YSU cuts $2 million from athletic budget

Part of school’s response to pandemic financial challenges

YOUNGSTOWN — The Youngstown State athletics department will endure a budget cut of roughly $2 million and see the elimination of 22 positions in response to financial challenges from the coronavirus pandemic.

The university announced the budget reductions in a press release Wednesday.

Ron Strollo, the executive director of intercollegiate athletics, said the specific positions that will be cut have not yet been determined in most cases, but both administrators and coaches will be affected.

“We’re right around 90 to 100 staff members, so you’re close to 25 percent of your staff that this is affecting,” Strollo said. “Some of those are coaching positions. Most if not all sports have been affected, and then some administrative positions. On top of that, there have been some salary reductions of the higher-salaried coaches and administrative staff.”

The cuts come after the university had to repay nearly $3 million in revenue losses from student fee refunds. A large portion of the spring semester was completed virtually with online courses (from March 30 to May 8).

YSU also is dealing with a $1.6 million cut in state funding over the last three months of the fiscal year.

The athletics department, specifically, had the majority of its spring sports seasons cancelled, and the university suffered losses with reductions in costs for summer school as well. While the cuts were significant, Strollo again said no sports will be eliminated, and he does not see that occurring in the future.

“Every decision we made, we tried to think of what’s in the best interests of our students,” Strollo said. “The next thing you go to is what’s in the best interest of the institution, and in this case, it’s the bottom line. In both of those scenarios, cutting sports doesn’t make a lot of sense. Number one, it really affects these students and their families. If we were to drop sports or do those things, it’s very trying on those kids and their families. They’ve committed a lot to come here, and most are on little or no scholarships.

“The second piece to that,” he added, “is financially, we’ve actually expanded our athletic programs by adding men’s swimming and women’s lacrosse, doubling the roster of our cross-country programs (12 to 24) to help with enrollment. It would counter that idea to cut sports. We’re going to be up to 500 athletes this fall, one of the largest — as far as enrollment goes — one of the largest numbers even in the state. So, we’re doing that to try and help the university’s bottom line and generate students.”

Some of the cuts within the administration included Strollo.

The 19-year AD had his salary cut by 8 percent. YSU coach Doug Phillips suffered a 10-percent decrease in his wages, and the first-year mentor hasn’t even coached a game yet.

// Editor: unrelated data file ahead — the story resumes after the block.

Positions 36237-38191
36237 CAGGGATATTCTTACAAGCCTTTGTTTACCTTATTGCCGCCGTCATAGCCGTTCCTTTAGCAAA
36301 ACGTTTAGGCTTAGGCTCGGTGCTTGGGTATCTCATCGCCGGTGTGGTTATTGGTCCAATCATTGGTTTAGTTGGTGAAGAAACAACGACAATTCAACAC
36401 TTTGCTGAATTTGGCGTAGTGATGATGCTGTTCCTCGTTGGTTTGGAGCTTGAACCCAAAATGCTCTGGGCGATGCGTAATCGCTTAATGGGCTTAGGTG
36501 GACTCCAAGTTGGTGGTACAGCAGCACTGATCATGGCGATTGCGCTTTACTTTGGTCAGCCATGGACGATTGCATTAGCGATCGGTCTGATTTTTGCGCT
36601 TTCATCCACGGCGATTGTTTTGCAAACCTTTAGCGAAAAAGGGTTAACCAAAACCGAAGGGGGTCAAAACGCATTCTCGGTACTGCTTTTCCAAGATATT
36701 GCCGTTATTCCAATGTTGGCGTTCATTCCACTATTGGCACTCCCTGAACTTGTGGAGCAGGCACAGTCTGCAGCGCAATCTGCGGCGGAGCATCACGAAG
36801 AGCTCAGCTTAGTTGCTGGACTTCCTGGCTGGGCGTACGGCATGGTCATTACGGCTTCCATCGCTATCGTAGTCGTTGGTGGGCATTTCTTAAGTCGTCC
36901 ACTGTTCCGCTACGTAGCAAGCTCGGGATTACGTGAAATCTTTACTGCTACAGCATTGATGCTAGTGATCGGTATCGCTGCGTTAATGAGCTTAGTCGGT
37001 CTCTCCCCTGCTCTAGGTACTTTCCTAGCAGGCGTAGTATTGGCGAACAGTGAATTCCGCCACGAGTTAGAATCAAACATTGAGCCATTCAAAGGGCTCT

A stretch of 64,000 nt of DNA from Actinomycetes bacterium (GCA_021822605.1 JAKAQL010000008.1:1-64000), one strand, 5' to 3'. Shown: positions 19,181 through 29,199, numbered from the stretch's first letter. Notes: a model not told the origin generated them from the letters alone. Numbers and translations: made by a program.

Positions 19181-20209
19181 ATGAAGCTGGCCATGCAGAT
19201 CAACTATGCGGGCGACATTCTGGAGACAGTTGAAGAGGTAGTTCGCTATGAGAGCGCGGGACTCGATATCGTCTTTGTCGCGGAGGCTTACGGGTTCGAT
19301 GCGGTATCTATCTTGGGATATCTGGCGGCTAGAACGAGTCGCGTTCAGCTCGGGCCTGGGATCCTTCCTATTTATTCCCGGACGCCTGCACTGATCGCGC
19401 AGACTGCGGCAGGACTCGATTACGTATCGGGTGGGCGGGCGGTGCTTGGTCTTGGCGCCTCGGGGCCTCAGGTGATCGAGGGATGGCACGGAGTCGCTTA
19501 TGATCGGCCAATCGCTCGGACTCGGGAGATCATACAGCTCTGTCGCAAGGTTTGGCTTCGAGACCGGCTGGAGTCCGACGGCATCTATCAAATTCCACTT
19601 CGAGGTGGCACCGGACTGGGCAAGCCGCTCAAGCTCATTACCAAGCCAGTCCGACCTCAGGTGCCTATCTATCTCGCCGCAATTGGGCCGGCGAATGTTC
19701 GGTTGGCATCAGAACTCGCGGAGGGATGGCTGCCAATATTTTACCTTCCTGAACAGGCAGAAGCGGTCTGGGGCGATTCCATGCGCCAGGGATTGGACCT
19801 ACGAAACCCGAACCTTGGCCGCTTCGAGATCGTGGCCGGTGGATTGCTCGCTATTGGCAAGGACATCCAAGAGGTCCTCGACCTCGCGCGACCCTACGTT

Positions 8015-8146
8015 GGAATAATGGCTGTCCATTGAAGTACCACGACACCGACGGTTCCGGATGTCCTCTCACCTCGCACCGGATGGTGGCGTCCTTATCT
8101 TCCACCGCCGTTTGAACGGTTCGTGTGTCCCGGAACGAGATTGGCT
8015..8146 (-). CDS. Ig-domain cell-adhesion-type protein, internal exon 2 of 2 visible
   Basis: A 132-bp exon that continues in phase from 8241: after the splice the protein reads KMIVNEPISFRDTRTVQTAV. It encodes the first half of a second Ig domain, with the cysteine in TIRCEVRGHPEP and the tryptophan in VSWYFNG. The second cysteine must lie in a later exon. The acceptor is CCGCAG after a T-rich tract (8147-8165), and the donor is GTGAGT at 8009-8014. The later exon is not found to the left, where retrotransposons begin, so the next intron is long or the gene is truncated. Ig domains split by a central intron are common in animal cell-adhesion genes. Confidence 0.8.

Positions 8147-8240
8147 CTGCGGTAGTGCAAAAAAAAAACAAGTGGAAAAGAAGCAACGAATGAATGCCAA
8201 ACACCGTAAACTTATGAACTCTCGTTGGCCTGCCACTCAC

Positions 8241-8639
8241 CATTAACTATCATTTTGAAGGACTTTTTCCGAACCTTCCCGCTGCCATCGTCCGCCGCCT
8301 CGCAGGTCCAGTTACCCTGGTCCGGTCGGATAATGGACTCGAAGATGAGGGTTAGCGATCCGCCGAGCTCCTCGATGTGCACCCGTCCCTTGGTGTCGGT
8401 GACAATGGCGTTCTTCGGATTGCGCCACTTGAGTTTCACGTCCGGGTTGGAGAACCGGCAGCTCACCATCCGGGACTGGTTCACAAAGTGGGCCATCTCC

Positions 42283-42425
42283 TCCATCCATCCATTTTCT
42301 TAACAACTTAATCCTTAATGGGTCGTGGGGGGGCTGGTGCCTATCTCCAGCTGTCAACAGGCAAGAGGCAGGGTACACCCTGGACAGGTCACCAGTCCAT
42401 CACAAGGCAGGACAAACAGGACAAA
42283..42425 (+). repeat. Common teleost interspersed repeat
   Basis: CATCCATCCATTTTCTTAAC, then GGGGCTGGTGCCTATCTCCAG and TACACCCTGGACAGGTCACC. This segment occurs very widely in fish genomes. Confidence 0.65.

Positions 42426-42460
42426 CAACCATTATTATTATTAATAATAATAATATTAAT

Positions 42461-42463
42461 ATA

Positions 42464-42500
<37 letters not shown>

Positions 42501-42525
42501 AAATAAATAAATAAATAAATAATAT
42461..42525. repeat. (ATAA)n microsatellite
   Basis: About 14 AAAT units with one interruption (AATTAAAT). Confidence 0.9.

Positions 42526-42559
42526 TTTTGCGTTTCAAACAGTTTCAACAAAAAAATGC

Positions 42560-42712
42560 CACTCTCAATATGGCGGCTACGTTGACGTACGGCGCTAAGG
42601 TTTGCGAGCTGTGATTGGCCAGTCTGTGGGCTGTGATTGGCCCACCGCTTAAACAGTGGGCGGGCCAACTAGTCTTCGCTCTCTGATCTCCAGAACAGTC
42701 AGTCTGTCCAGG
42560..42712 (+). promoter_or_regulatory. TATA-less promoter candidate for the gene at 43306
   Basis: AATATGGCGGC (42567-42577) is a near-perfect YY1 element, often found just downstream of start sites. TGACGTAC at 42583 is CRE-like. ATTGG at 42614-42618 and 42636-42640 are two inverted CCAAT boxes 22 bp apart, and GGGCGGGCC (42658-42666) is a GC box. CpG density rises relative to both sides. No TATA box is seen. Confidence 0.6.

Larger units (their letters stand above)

Phillips, who added that he eliminated four coaching positions when he was hired to help save money, said he understands the situation.

“We’re all making sacrifices in this time of going through this situation,” Phillips said. “We all want to do more. To me, it’s whatever we need to do to help our university and our state, (so) I wouldn’t say I’m disappointed. You always want to do what you can through a crisis. That’s part of the deal.”

The release from the university indicated that more cuts are inevitable.

Strollo said the fluid and uncertain situation with COVID-19 has led to uncertainty for the university as well. Aside from not knowing whether students will be returning to normal in-class courses in the fall, there are numerous questions surrounding sports.

There are major decisions to be made about whether athletics will have a fall season, not to mention if fans will be in attendance, when the season will start and end or how travel will be affected. It’s led to a lot of scenarios for Strollo to ponder.

“As we look forward to the fall,” he said, “just trying to prepare for the unknown and trying to make sure our kids are safe, we’re developing plans and looking at our schedule to make sure we’re staying close to home. We’re trying to do day trips as much as we can, trying to lower the travel party — the number of student-athletes we bring, just to lower our expenses and their exposure to each other and other people. And any other operating costs, from officiating to equipment, that we can try and trim down to help the cause.

“We probably have 15 to 20 different scenarios that we’re trying to develop because we still don’t know what the fall is going to look like.”

Strollo said he hopes to know more about fall sports within the next “four to six weeks.”

More cuts could happen at that time. He said the university is doing what it can to mitigate the impact on students and employees.

“We’re trying to be flexible, but where we can make decisions now on lowering expenses, we’re trying to make some of those adjustments and schedules,” he said. “As far as exactly knowing where every dime is going to come from, we might not know that until January or February.”


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